It is also interesting to look at composition of the operators; the behaviour of agents that are affected by other operators produces different situations in the market, in price and return fluctuations and in case of default.
In general we can say that when imitators are affected only by their own 8 neighbours, the market is very stable, especially if “weak change” switch is activated. Otherwise if imitators are affected by all agents the market (especially in a second phase: 51st-100th steps) presents very frequent crashes and bubbles.
Moreover the results of simulations can vary when the weight of each kind of agents changes, in fact we can see that if the market is dominated by fundamentalists it is less stable and this instability continues during the simulation and produces a great number of failed agents, also because there are relevant bubbles. At the contrary, a market dominated by imitators is unstable in a first moment, but it became homogeneous step to step and defaults stop.
A scenario dominated by stubborns is more stable at the beginning, but it becomes unstable during the second phase, price rises producing a real “explosion” that determines a great number of defaults.
The screen is the market, where the agents, which are rapresented by patches, assumes different color.
The agents who enliven the market through the sale and the purchase of actions are divided into three categories, based on their behavior:
1] Fondamentalists (white). They decide to buy or sell the asset if its present value is greater or smaller than the price of the asset;
2] Imitators (green). They base their decision on the behavior of their eight neighbors or, if the all-or-just-neighbors? switch is turn on, of all the other agents who operate in the market. At first, they become optimistic, changing their color (violet), or pessimists (black), as a result of the arrival of the news on the asset; subsequently they will modify their opinion basing on the behavior of the other agents. The user can choose the degree of dependency of their decisions, activating the switch called strong-change?, in which case such agents will change their decision only with a strong majority of purchases or sales operated by their neighbors, or the switch weak-change?, in which case they change the direction of their exchange decisions simply with a parity of purchases and sales of the neighbors; if such switches were not activated, the agent imitator would follow the behavior of the absolute majority of the neighbors. The user can choose the weight, in terms of percentages, that the imitators give to the decision of all tipology of agents;
3] Stubborns (red). The stubborns represent the noise traders of the market, deciding randomly whether to buy or to sell the asset.
The user can choose the maximum percentage of agents of type fondamentalists and imitators (whose sum must not be over 100, otherwise there will be a message of error and the program will stop), therefore the program extracts a random number on the basis of which the proportion of such tipology of agents is determined; the number of stubborns is determined residually.
The sum of the decisions of every agent determines the return of the asset, that will modify the price: every step the program re-computes the value of the balance of the operators, that is the number of own assets times the asset price, and the liquidity, modified by adding (in case of sale) or subtracting (in case of purchase) an amount equal to the price of the asset.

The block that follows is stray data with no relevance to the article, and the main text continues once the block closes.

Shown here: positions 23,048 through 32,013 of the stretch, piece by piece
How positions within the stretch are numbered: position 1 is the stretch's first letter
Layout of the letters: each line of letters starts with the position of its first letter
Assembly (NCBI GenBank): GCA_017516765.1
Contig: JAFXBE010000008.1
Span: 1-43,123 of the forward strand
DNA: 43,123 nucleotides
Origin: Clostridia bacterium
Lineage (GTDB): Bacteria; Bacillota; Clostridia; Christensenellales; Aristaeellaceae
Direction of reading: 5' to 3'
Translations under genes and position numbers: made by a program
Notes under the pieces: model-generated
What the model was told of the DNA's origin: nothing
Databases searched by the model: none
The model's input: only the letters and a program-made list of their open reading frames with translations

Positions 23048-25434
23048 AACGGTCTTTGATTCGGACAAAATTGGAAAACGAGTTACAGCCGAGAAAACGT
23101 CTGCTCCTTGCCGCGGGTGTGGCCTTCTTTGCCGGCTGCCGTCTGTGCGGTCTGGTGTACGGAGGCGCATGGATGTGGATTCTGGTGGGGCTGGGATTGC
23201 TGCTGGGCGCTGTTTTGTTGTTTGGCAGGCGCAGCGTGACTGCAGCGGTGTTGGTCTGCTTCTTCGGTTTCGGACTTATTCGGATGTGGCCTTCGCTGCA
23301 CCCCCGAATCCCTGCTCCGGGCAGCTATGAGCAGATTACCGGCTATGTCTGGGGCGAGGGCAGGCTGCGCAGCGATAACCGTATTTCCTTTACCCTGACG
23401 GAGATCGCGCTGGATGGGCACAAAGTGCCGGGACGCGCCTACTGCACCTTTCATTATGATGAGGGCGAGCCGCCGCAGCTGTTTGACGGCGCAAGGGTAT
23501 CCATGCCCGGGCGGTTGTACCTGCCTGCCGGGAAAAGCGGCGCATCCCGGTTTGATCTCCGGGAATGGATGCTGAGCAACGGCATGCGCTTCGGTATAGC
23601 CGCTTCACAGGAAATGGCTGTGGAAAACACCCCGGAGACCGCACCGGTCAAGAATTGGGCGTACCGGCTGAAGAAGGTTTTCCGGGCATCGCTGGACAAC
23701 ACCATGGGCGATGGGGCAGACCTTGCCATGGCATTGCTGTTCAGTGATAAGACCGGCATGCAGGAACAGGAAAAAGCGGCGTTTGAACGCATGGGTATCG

An agent fails when her portfolio value and her liquidity is inferior than themaximum debt established by the user of the program. If only liquidity is inferior than maximum debt agent sells his shares to exceed its threshold value; otherwise if only portfolio value is inferior than maximum debt, because of a great number of short sales, liquidity is mobilized to buy assets just to get the portfolio value over its superior limit again.
Failed agents change their colour and they become yellow, they stop to belong to one of the three typologies of agents and lose their shares, moreover they don’t affect the other agents’ behaviour any more.
The simulation has also six graphs: the price, the variation of price as a percentage, the return, the volatility of return, the minimum-average-maximum portfolio value and the minimum-average-maximum liquidity.
It can be interesting to see what happens to the market by changing MAX-NEWS-SENSIBILITY, PROPENSITY-TO-IMITATION, PROPENSITY-TO SENTIMENT-CONTAGION and PROPENSITY-TO-DECISION (they characterize the behaviour of imitators with respect to news and to the opinion of imitators, fondamentalists and stubborns).
As explained before, in this market agents can swap only one type of stock per time; furthermore, the number of shares is potentially infinite, because agents can sell or buy the stock when they want with an "invisible counterpart" and the stock price is calculated on the basis of the direction of the trades and not on the operators' opinion.
What would happen if these restrictions were removed?
To write our program, we started from these these models:
- Wilensky U., VOTING, 1998 ( http://ccl.northwestern.edu/netlogo/models/Voting )
- Gonçalves C.P., ARTIFICIAL FINANCIAL MARKET, 2003
( http://ccl.northwestern.edu/netlogo/models/community/Artificial%20Financial%20Market )
- Bizzotto J. - S.Bolatto - S.Minardi, LMMODEL, 2005
( http://web.econ.unito.it/terna/tesine/luxandmarchesi )